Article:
By William Haderlie / August 5th, 2017
The main story of this game is very serious and epic, as you can imagine from the mind of the same creator of Final Fantasy Tactics and Vagrant Story. That being said, there is still a lot of fun side content that has no bearing on the main story and adventure. One of the greatest side games in Final Fantasy history is the Hunting Guild in this game, featuring a series of 45 different boss hunts that are your route to most of the best weapons, abilities, and summons in the game. They offer the real challenge in the game, and also provide a great perspective into the difference in power between your characters in the different versions of the game. I’ve been a very outspoken advocate of this game ever since it was first released, so I’ve completed all the hunts in every version, and I think Yiazmat offers a very good perspective on the differences in each version. Yiazmat took me, on average, about 4 hours to beat on the original Final Fantasy XII, and about 2.5 to 3 hours with the International Zodiac Job System version. Because you can choose 2 jobs per character, but the enemies were not changed from the IZJS version, for better or worse your characters are a lot more powerful. I killed Yiazmat in under 1.5 hours this time, and I didn’t even have the best gear that I completed the game with at the time. To be sure, I still challenged myself by tackling creatures very early (such as taking on the Hell Wyrm the moment that I arrived in Arcadia), but the infamous difficulty of this game is practically gone. It’s not much of a complaint though, and many people would consider that an improvement.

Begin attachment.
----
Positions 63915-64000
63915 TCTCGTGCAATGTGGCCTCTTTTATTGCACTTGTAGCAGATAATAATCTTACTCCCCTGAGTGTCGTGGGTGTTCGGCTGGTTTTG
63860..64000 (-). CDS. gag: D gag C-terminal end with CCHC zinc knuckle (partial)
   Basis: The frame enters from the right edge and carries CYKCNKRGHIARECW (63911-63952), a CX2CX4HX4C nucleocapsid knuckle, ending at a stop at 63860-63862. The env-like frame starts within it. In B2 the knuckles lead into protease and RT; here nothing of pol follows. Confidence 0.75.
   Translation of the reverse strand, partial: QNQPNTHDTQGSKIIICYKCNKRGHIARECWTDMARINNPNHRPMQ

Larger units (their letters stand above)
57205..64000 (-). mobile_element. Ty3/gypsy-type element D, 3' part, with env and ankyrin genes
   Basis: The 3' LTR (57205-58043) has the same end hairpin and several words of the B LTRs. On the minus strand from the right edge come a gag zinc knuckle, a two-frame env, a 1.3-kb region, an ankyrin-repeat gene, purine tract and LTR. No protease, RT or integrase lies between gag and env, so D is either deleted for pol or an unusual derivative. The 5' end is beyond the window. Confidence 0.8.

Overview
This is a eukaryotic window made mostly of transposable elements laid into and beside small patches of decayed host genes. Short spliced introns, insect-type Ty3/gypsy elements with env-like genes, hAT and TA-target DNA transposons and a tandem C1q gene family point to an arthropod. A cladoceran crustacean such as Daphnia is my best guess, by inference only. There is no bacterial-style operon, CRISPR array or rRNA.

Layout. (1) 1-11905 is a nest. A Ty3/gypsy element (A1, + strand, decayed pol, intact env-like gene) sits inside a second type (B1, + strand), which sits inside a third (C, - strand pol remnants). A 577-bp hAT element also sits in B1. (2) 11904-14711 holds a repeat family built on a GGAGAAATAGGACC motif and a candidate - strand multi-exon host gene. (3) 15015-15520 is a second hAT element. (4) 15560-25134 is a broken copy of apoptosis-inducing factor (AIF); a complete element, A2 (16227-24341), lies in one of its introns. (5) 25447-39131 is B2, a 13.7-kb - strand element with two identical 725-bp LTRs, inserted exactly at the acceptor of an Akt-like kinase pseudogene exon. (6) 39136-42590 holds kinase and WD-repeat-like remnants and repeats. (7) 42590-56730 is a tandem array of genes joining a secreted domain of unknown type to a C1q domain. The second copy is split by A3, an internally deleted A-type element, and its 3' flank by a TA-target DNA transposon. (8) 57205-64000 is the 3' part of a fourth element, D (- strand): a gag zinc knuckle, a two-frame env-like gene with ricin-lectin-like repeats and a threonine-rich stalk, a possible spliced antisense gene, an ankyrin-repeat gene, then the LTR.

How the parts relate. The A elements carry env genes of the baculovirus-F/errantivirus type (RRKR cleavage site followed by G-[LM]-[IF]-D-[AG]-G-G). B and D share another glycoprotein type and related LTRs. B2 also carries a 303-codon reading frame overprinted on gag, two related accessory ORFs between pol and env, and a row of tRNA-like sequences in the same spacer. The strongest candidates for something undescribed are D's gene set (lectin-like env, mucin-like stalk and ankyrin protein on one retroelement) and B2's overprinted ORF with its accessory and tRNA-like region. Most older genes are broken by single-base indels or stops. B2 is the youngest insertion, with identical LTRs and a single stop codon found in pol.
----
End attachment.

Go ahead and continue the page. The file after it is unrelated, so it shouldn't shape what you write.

At least in this version of the game there is a battle that is far more difficult than Yiazmat was, and I don’t mean Omega Mark XII. The Trials were added into the International Zodiac Job System, which feature 100 Stages of various bosses, summons, and rare spawn creatures from the game for you to match yourself against, and steal or loot most of the best gear and abilities in the game. The Stage 100 fight against the 5 Judges is the new king fight for the game, being much more difficult than even the former Triad (Yiazmat, Omega, and Hell Wyrm). But if you want to play the new mode, New Game-, you need to defeat that boss fight and then enter the mode immediately afterwards. New Game+ was also added after you beat the final story boss of the game, the difference being that New Game+ starts your characters off at level 90, while New Game- forces you to play at level 1 through the entire game (you gain no experience). Previously, many runners have played through Final Fantasy XII in a level 1 run, but you unfortunately had to waste your Accessory slot to equip Fireflies in order to do so. Now it frees up your Accessory slot, so it makes that run a little easier than it used to be. As I said earlier in the review, your equipment matters far more than anything else, so it’s always been a feasible thing to do. But neither New Game- nor New Game+ are attached to the trophies. I received my Platinum trophy as soon as I defeated the end boss of the game (although there are 2 trophies attached to Trial Mode, which I had completed prior).